References were made to recent instances where countries had frozen assets that were under their control but were owned by residents of other countries. Participants were interested in how the Bank and the Fund viewed these measures. The Fund staff pointed out that such actions were not of direct concern to the Bank. Nor, to the extent that assets were frozen for security reasons, were such measures within the purview of the Fund. In other cases, however, the measures conflicted with the Fund’s code of conduct, and the member introducing them was expected to consult with the Fund on the manner and timing of their removal.

Since 1946, when the first President of the Bank and the first Managing Director of the Fund were elected, a citizen of the United States had headed the Bank and a European had headed the Fund. Participants inquired about the reasons for this, noting that membership in the two organizations had increased substantially and the relative economic importance of different regional groupings had changed considerably during the last 36 years. In particular, they wanted to know whether there were any formal barriers that prevented a citizen of a developing country from heading either the Bank or the Fund.

The Fund staff observed that, when the Board of Governors of the Fund held its Inaugural Meeting in Savannah, Georgia, in March 1946, it had been widely expected that the United States would nominate Harry Dexter White, a U.S. citizen who was also one of the chief architects of the Fund, to be the first Managing Director. The U.S. authorities, however, apparently believed that it was more important for the President of the Bank to be a U.S. citizen, so that the Bank would be accepted in the international capital markets, which at the time were dominated by the New York market. They also believed that it would not be appropriate for U.S. citizens to head both organizations. Accordingly, Eugene Meyer, from the United States, became the first President of the Bank, and Camille Gutt, a citizen of Belgium, was elected to be the first Managing Director of the Fund. The Fund staff added that there were no legal barriers that might prevent citizens of other member countries from heading the Bank or the Fund.

Participants commented on the sharp increase in the number of countries experiencing payments arrears, on the prospective need for some of these countries to seek rescheduling of their debts, and on the role played by creditor clubs in debt rescheduling exercises. With respect to the last, the Fund staff noted that the creditor clubs were informal gatherings of government officials from both creditor countries and the debtor country concerned. Their purpose was to help countries experiencing debt servicing difficulties to cope with them in an orderly manner. The best-known creditor club was the Paris Club, but others, such as the London Club and the Hague Club, were also important. The Paris Club, which had explicit rules and procedures, handled reschedulings of official credits. The other clubs were less formal and dealt with reschedulings of private debt, including debt owed to commercial banks.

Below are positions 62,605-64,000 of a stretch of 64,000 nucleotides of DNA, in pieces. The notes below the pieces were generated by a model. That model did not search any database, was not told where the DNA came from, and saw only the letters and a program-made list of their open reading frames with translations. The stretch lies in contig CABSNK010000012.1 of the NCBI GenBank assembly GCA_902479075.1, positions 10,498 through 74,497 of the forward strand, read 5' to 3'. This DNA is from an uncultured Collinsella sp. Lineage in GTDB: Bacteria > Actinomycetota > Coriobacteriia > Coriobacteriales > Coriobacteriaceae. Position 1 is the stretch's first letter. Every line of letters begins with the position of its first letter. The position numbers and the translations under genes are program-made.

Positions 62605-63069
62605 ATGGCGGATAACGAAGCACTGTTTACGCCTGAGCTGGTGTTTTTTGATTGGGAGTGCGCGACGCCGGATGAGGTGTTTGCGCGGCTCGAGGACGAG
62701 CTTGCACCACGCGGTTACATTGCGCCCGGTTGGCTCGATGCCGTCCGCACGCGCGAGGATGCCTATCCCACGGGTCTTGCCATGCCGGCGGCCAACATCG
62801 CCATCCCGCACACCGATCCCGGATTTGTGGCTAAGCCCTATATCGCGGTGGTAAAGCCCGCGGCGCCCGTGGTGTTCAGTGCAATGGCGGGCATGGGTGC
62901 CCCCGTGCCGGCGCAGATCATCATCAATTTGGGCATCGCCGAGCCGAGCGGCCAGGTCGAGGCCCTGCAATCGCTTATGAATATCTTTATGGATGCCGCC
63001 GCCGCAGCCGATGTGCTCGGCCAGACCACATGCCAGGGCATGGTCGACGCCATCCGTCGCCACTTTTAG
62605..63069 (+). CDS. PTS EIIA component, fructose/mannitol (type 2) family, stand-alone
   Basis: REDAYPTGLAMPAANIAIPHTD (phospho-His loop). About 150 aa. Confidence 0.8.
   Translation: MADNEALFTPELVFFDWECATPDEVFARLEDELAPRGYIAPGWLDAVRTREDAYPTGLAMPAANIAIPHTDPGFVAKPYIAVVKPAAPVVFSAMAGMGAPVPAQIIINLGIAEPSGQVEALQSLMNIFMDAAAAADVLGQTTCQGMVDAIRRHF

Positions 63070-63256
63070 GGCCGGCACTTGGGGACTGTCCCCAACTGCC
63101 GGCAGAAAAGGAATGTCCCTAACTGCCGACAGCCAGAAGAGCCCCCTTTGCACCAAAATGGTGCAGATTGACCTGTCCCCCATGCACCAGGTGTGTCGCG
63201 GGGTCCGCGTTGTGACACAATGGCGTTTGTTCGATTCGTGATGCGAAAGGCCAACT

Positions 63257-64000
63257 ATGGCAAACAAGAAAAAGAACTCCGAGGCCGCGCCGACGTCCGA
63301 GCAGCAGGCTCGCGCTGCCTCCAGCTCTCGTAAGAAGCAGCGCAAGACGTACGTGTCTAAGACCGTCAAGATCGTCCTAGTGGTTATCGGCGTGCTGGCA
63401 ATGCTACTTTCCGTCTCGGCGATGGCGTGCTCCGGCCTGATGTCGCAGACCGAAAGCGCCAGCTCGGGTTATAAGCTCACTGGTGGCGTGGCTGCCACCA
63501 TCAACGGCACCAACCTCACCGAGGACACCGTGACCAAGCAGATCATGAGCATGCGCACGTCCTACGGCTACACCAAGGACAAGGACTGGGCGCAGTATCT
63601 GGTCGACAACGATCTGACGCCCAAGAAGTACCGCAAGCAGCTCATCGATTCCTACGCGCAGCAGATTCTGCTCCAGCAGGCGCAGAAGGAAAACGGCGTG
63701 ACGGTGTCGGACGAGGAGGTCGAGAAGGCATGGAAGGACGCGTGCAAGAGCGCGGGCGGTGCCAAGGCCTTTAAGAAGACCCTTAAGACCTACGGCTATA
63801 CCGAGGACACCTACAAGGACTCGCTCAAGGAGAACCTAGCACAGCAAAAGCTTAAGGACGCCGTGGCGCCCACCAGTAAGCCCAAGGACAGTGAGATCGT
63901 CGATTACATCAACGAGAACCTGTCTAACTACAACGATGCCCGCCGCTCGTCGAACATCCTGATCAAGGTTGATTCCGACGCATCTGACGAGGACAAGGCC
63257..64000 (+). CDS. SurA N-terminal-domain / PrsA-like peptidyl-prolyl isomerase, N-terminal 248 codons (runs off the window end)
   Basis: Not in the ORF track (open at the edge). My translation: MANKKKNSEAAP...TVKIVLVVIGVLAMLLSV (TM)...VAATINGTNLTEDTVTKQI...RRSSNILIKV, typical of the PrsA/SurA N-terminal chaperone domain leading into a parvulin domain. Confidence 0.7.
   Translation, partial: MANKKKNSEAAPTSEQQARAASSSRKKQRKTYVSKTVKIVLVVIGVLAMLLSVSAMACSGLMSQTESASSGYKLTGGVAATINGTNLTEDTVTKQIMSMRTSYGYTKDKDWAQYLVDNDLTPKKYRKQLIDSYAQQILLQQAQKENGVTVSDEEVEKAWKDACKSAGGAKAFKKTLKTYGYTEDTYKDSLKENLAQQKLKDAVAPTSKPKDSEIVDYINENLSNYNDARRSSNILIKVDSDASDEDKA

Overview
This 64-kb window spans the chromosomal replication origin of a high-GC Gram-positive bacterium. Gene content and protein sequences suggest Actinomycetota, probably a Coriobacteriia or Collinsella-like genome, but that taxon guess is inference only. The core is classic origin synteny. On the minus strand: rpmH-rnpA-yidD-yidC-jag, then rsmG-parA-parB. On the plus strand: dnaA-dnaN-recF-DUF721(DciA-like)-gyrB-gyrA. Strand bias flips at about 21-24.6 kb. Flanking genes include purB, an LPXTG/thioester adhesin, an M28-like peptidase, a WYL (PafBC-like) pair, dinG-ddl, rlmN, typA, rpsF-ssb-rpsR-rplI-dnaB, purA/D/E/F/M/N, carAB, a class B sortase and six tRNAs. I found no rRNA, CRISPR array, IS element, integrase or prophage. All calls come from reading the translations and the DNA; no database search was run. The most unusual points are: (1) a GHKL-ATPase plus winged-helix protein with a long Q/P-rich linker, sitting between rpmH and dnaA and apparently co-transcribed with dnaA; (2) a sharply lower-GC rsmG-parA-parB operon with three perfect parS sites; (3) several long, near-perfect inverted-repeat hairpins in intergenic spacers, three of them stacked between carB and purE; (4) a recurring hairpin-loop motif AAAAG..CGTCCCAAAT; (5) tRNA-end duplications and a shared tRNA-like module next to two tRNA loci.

Participants observed that the North-South dialogue appeared to have reached a stalemate and that this was having an adverse effect on relations between the developing and the industrial countries. An important reason for the stalemate was the different views that the two groups of countries held about equity. Countries from the South took an international view and believed that the goal of equity should be structural reform of the international monetary system. On the other hand, countries from the North took an individual approach and claimed that the goal should be reasonable equality of incomes among individuals; therefore, they argued, aid should contribute to the satisfaction of basic human needs. It was suggested that the Bank and the Fund should attempt to reconcile these views and do whatever else was in their power to accelerate progress on the dialogue.

The Fund staff agreed that countries from the North and the South tended to have different perceptions of equity. The countries of the North strongly rejected the international approach. They were concerned that the revenue collected from their own taxpayers, including middle-income and lower-income taxpayers, be used to meet the basic needs of the poor, not merely the wants of the rich in the countries that were recipients of aid.

Many of the developing countries claimed that the approach of the industrial countries was hypocritical insofar as it was used to justify a smaller commitment or slower disbursement of aid. They argued that donor countries could always give aid in such a manner that it would benefit primarily the poor in the developing countries. The developing countries also argued that the rich countries had little real understanding of class relations in the poor countries and that, by focusing so much attention on the end-uses of their aid, the rich countries were interfering unduly with the social structures of developing countries.

The Fund staff noted that the Bank and the Fund were intergovernmental, not supranational, institutions. Their scope for action was determined by their members. They could not remove the political barriers to progress in the North-South dialogue. What they could do was provide analyses, where requested, of proposals in their own areas of competence. These analyses could facilitate progress by throwing light on the implications of different courses of action and by helping to focus attention on areas where useful compromises could be made.


For an excellent account of the development of Fund-Bank relations, see Joseph Gold, “The Relationship Between the International Monetary Fund and the World Bank,” Creighton Law Review, Creighton University School of Law, Vol. 15, No. 2 (1982), pp. 499-521.


There are cases, however, in which the same person represents a country in the Executive Boards of both the Fund and the Bank—the so-called dual Executive Directors.


World Bank, Operations Evaluation: World Bank Standards and Procedures, 2nd edition (Washington, August 1979), p. 10.


Bahram Nowzad, Richard C. Williams, and others, External Indebtedness of Developing Countries, IMF Occasional Paper No. 3 (Washington, May 1981), p. 29.